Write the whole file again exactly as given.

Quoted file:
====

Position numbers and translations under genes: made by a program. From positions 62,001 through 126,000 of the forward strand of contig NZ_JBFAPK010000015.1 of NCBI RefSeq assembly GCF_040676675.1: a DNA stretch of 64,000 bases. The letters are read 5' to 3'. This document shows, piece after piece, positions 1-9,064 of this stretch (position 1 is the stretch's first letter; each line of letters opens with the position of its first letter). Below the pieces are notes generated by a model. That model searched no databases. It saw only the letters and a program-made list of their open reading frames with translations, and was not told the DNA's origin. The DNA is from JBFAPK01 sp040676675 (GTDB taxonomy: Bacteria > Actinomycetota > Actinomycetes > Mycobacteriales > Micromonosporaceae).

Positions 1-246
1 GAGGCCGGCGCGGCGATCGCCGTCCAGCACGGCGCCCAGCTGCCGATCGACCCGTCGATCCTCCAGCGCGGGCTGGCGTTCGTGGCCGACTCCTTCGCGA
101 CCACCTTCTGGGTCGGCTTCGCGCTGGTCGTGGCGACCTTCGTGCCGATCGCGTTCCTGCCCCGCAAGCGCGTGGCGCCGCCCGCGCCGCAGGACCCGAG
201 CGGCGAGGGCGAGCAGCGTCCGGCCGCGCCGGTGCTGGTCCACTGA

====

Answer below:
Position numbers and translations under genes: made by a program. From positions 62,001 through 126,000 of the forward strand of contig NZ_JBFAPK010000015.1 of NCBI RefSeq assembly GCF_040676675.1: a DNA stretch of 64,000 bases. The letters are read 5' to 3'. This document shows, piece after piece, positions 1-9,064 of this stretch (position 1 is the stretch's first letter; each line of letters opens with the position of its first letter). Below the pieces are notes generated by a model. That model searched no databases. It saw only the letters and a program-made list of their open reading frames with translations, and was not told the DNA's origin. The DNA is from JBFAPK01 sp040676675 (GTDB taxonomy: Bacteria > Actinomycetota > Actinomycetes > Mycobacteriales > Micromonosporaceae).

Positions 1-246
1 GAGGCCGGCGCGGCGATCGCCGTCCAGCACGGCGCCCAGCTGCCGATCGACCCGTCGATCCTCCAGCGCGGGCTGGCGTTCGTGGCCGACTCCTTCGCGA
101 CCACCTTCTGGGTCGGCTTCGCGCTGGTCGTGGCGACCTTCGTGCCGATCGCGTTCCTGCCCCGCAAGCGCGTGGCGCCGCCCGCGCCGCAGGACCCGAG
201 CGGCGAGGGCGAGCAGCGTCCGGCCGCGCCGGTGCTGGTCCACTGA